While sitting here thinking of my friends in pain who are trapped into slavery thru the Corporations they work for via “workplace drug testing”…who are condemned to use ONLY narcotics via the pharmaceutical industrial complex via so called “pain clinic’s” and doctors who are trapped in the prescribing business AND the drug screening business, which is equal to drug trafficking via legal means, 

I am wondering why,

just why not say NO!

*The Feds cannot force you to take a drug test for employmentThey can and do force drug testing upon “pain patients” and parolees which is another issue of it’s own.

This is done by the Corporations themselves.  Insurance Companies are involved  as well of course the Corporations who make the “testing kits” and at the same time they are making “pass your drug test kits” which people run out and buy in order to succumb to the Industrial and Insurance related Complex.

WE HAVE TO JUST SAY NO…

Our Father’s and Grandfather’s went to war and lost their lives for our freedom by the thousands, and I could start a whole new issue on that subject alone, but I will save that for another day.

 

GATEWOOD GALBRAITH SPEECH

 

The question here is are we willing to consume less to have more freedom?

We can effectively turn the prohibition around and “prohibit” them from invading our privacy, and entering our property without a search warrant, (symbolically), just by refusing or saying NO to their test.

I have never passed a drug test for Cannabis/Marijuana.

I also have never failed one for any other non-prescribed drug.

Do not worry about passing your next drug test.

DO start looking for other ways and means of making an income such as working for small privately owned companies which are few and far between but do still exist.  You can also sub-contract yourself, or work independently.

If you are lucky enough that you have already obtained a job and passed your drug test then just hope like hell you don’t get picked on too soon.

If you have not found a job yet, then DO NOT work for a company which is telling you that you must succumb to “random drug testing” or “pre-employment drug testing”.

This could effectively be a type of “civil disobedience” which is actually legal to do.  Again, “just say no” to drug testing.

If EVERYONE followed this one rule, it would not take long for  “drug testing” to disappear much like the “inspection stickers” for vehicles in the 1980’s did in Kentucky when everyone was so poor they could not afford to make their vehicles pass the test.  Eventually  they gave up and ended it.  (Just imagine what would happen if all these people could not pay their electric bill for one month.  It is true that you would not have electric for that period of time but it is also true that the electric company would not be getting near as much income for that period of time).  Most people CAN survive without electric for a month.  That has been proven by the people themselves who have suffered loss due to storms, etc.,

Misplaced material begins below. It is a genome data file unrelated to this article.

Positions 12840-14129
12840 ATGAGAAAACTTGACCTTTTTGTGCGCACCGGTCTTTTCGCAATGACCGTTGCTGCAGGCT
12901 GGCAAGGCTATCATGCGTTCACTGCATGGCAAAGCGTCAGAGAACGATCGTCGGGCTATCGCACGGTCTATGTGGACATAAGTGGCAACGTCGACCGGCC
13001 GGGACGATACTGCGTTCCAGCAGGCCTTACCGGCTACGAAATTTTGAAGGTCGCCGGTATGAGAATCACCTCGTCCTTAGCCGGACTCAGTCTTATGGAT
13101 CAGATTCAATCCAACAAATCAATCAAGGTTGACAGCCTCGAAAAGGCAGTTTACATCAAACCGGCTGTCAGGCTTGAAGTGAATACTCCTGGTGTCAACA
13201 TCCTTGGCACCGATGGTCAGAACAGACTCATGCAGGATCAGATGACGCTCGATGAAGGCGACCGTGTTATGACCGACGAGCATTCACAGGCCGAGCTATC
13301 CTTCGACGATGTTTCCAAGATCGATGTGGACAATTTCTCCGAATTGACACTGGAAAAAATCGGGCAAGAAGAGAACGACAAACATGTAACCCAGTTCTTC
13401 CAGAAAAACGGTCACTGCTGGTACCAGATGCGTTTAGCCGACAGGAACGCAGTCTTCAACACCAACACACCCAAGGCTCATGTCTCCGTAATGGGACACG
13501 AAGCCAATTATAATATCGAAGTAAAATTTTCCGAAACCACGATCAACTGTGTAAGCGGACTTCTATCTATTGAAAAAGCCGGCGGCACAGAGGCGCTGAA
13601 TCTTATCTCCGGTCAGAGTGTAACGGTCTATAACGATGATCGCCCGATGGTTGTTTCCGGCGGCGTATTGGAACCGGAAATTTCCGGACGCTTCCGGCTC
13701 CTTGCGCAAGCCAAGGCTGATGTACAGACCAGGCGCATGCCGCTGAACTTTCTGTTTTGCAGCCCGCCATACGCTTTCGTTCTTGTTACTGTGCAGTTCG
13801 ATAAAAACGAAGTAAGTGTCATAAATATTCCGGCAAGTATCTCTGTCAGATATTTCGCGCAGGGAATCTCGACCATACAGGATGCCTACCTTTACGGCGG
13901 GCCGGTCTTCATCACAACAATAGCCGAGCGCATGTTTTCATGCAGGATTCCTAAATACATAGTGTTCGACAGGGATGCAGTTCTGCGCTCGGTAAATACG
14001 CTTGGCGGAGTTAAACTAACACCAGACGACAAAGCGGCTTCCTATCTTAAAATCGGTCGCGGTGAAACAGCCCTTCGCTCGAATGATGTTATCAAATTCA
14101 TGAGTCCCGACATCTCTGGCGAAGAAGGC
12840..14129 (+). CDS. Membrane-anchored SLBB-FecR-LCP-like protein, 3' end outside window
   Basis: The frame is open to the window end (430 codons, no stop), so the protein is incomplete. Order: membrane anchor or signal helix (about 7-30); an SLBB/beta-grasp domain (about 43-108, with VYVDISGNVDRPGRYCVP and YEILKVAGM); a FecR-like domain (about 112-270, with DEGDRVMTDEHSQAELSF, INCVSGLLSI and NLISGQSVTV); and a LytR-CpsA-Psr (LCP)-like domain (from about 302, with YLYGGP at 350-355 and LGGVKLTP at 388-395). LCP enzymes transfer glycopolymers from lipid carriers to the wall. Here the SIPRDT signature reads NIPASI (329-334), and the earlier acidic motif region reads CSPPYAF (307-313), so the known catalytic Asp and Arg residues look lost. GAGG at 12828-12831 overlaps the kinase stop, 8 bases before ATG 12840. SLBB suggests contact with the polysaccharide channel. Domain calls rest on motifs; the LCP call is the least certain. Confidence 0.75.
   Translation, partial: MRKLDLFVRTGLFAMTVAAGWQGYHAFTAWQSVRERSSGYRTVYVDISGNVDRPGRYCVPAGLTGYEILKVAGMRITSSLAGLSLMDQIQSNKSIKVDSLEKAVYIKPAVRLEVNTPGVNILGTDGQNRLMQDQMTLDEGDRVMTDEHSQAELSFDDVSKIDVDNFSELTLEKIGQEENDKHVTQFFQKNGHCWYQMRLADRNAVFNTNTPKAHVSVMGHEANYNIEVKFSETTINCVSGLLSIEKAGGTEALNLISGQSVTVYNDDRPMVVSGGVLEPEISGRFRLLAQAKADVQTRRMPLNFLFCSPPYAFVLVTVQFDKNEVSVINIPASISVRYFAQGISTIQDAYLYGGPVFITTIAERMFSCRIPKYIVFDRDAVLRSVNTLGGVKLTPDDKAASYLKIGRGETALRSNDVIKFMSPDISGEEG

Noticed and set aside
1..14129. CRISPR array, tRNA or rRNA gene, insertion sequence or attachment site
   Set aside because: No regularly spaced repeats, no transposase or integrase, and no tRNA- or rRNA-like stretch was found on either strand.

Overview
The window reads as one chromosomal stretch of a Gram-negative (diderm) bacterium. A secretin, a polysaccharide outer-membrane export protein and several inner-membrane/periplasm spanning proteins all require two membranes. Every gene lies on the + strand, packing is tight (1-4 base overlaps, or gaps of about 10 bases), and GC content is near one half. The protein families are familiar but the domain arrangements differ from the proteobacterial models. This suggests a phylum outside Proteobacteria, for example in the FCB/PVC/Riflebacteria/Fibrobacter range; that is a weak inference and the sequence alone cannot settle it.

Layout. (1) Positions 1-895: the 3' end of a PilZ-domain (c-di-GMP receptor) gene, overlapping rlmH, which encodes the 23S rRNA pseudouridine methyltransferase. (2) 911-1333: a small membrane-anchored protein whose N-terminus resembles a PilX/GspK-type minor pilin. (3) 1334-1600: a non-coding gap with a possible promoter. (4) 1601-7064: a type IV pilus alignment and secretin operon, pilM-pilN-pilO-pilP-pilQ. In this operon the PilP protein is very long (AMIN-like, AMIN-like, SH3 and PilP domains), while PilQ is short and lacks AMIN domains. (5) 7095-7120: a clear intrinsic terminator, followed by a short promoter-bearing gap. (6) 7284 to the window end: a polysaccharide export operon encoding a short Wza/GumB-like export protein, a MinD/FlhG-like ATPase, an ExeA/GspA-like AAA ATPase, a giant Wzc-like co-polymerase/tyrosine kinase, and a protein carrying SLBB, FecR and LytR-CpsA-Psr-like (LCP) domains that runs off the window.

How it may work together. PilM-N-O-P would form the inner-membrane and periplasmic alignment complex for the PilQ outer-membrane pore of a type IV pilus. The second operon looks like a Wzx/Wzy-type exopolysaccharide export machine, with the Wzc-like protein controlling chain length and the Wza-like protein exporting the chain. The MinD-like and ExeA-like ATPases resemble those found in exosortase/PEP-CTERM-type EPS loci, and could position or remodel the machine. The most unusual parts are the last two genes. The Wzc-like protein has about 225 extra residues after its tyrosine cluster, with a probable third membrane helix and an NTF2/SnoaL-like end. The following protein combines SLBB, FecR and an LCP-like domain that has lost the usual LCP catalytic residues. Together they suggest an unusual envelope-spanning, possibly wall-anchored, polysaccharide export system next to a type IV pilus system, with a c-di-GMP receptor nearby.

If you are unemployable you have a reason to file for disability.  Not that you will be approved, but just think of the paperwork put upon the SSA if everyone that failed a drug test filed for disability.  And then when they do not approve it, appeal the decision.  You can keep them “dancing” for a while – just depends upon how far you want to take it.

If they DO NOT end the drug testing at that point it could cause even more black market businesses to appear just for the fact that they can’t fill the Industrial Complex with legal worker’s.

The Industrial Complex cannot afford to loose it’s slaves so therefore I do not think it would take too long to accomplish the goal of ending “drug testing” policies.

And just like everything else the poorest of the people will be the one’s affected the most in this decision and have to suffer the “worse” before it gets better.

BECAUSE, they do not drug test politicians nor doctors or lawyers….

I guess it comes down to the sad fact whether or not you want to have freedom and live on beans and soup, or be a slave and eat commercial hamburgers.